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Alaskan's appreciate their fish and game
by Joey Shinn


April 12, 2005

Mr. Williams, while I have lived in SE AK for most of my life, I would never proclaim myself to be an expert on wildlife management. I am writing this to ask what authority you have in telling people almost 4,000 miles away how to manage their resources? Your opinions on baiting bears is valid. I'm not sure I agree with it either, but then again what is the difference between baiting animals with food smells and baiting them with sex sounds? Both are very tempting to the animal, and the only difference is the sense being used. You claim to be an avid SE US hunter. I am sure you've used your fair share of game calls during your hunting adventures. What is the moral difference between sound and smell when it comes to killing animals?

As for your issue with people moving to Florida and infringing on the animal's land... how are you any different from the people you're complaining about? No doubt the very land your house sits on right now used to be the home of native animals, but somehow you are exempt from taking away the animal's land?

Trust me, Alaskan's do appreciate their populations of fish and game. We love our fish and game so much that we'd love to be able to manage it ourselves without politicians from DC making decisions for us! While your idea about capturing bears and shipping them elsewhere in the US to stimulate the population sounds like a good idea, I laugh because of personal experience. I live somewhat close to the garbage dump in Ketchikan. When I was younger my parents would take my sister and I up there to watch the majestic black bears and eagles digging through the trash. The city decided to start barging food trash out of Ketchikan and the bears started moving down to people's trash cans in the valley. Fish and Game responded by trapping bears and relocating them. There were several cases of bears returning to their natural home, even if they had to swim and walk over 50 miles to do so. Unfortunately many bears had to be killed because of this. Because of this experience, I really don't think relocating a bear would work. You also have to consider the fact that a SE AK bear would have absolutely no idea of how to live elsewhere in the US. The food, terrain, other animals would all be much too different.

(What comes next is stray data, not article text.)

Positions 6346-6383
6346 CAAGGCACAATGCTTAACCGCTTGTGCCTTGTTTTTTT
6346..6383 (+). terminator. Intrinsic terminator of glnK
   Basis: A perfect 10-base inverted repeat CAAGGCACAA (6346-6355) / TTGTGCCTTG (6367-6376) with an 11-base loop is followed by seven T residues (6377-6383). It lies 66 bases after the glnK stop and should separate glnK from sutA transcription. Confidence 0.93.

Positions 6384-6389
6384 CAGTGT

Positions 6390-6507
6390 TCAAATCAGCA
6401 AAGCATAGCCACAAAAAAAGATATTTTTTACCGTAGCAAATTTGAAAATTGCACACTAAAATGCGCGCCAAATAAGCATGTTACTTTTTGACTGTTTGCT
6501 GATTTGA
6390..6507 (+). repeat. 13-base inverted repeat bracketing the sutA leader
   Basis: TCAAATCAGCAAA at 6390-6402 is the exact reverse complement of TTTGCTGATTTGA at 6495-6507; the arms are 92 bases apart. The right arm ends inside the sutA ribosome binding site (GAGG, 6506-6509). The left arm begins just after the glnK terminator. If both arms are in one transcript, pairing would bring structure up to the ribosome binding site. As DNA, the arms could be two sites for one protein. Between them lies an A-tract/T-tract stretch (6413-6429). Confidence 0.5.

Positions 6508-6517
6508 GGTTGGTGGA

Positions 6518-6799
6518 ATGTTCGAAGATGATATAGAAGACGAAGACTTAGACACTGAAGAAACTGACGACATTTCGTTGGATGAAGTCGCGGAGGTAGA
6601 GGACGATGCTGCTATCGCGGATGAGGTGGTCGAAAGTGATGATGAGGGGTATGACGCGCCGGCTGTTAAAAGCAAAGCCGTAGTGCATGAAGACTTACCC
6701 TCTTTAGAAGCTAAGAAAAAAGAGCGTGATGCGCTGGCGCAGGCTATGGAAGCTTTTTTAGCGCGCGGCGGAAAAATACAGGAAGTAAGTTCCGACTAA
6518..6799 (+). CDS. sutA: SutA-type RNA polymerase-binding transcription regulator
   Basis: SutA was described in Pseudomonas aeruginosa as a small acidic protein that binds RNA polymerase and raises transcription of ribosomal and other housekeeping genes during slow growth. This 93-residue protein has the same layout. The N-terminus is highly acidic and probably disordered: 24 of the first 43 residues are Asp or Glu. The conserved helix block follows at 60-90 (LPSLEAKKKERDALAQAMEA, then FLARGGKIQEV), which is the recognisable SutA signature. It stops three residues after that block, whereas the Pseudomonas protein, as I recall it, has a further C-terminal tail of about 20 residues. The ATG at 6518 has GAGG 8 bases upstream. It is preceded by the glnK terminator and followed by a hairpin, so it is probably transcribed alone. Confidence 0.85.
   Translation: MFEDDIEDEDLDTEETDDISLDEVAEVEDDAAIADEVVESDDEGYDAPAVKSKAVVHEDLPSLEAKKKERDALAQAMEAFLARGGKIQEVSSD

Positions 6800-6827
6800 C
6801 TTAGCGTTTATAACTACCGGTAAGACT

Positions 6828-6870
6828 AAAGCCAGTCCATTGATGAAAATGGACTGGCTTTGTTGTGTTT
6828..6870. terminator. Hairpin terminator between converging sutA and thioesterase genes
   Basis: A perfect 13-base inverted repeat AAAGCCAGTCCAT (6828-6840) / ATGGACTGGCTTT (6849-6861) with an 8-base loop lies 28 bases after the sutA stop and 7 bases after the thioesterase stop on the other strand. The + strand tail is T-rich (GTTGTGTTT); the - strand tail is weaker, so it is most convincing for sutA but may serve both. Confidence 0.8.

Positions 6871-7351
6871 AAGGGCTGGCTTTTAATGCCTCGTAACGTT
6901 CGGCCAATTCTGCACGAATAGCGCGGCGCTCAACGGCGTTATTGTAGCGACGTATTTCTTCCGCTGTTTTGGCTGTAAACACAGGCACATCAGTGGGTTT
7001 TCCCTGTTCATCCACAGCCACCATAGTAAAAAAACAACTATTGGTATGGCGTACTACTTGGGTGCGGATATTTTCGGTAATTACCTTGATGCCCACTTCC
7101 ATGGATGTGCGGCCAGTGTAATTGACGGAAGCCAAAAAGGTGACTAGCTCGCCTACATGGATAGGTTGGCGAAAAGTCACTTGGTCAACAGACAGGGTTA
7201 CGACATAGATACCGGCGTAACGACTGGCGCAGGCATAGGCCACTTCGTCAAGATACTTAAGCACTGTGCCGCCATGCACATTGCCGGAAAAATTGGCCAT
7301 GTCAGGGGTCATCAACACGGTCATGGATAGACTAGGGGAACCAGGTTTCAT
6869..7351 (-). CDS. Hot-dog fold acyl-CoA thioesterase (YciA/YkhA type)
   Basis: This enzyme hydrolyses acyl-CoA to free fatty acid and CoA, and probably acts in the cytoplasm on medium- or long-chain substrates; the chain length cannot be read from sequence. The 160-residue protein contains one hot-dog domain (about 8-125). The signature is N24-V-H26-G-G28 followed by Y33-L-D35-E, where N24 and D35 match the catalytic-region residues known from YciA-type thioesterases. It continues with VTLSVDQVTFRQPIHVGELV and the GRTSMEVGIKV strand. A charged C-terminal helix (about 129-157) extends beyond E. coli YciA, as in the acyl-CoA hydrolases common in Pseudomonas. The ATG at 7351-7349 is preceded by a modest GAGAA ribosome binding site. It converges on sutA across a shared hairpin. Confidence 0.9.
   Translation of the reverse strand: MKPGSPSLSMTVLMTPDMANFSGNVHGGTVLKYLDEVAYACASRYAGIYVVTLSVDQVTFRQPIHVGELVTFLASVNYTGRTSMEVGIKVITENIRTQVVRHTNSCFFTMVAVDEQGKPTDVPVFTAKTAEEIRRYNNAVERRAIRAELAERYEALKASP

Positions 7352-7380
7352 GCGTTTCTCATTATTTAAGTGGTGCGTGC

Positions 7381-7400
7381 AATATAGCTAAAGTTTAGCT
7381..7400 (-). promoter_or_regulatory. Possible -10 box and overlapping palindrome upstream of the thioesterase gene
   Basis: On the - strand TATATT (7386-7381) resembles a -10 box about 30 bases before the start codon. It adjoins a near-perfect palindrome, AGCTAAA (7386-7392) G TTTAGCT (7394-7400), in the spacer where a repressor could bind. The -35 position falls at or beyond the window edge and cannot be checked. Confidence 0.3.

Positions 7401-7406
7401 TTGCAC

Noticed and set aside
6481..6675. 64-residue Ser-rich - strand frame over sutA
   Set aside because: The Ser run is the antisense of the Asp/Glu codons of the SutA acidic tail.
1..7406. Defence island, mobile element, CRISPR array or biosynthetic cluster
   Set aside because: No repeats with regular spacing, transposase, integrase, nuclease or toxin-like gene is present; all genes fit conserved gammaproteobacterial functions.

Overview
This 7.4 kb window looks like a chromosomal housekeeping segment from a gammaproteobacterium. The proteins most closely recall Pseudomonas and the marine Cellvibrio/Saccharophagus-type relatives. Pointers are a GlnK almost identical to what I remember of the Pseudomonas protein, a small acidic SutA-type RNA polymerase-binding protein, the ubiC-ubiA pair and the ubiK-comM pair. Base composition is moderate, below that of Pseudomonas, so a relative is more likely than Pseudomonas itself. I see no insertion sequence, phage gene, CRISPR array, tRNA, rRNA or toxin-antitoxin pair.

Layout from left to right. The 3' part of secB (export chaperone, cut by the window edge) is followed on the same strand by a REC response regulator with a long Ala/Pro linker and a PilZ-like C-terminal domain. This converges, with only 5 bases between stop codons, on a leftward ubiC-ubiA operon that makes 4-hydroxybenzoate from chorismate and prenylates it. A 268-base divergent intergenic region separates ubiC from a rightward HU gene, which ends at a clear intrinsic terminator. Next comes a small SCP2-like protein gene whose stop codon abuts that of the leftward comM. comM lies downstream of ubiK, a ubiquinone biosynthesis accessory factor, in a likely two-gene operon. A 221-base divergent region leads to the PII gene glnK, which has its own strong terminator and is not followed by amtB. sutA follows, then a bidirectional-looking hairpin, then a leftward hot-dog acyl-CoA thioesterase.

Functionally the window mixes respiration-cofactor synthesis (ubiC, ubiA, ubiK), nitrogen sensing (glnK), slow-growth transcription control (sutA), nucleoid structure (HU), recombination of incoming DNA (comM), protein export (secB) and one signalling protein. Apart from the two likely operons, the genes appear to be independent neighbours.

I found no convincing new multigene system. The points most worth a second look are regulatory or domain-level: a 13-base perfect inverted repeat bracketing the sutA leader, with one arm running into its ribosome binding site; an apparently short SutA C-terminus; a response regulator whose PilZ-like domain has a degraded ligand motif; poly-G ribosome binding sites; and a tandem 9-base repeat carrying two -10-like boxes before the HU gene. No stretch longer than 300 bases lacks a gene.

Somehow I seriously doubt that we're going to have a problem with the masses of people invading Alaska, as the population of the region I live in has been declining further and further. In my opinion this is a direct result of people outside of Alaska thinking they know what's best for the resources they know nothing about.

Joey Shinn
Ketchikan, AK - USA
Currently Enrolled at Pacific Lutheran University


Related Viewpoint:

letter Baiting bears by Joseph Williams - Palm Coast, FL - USA



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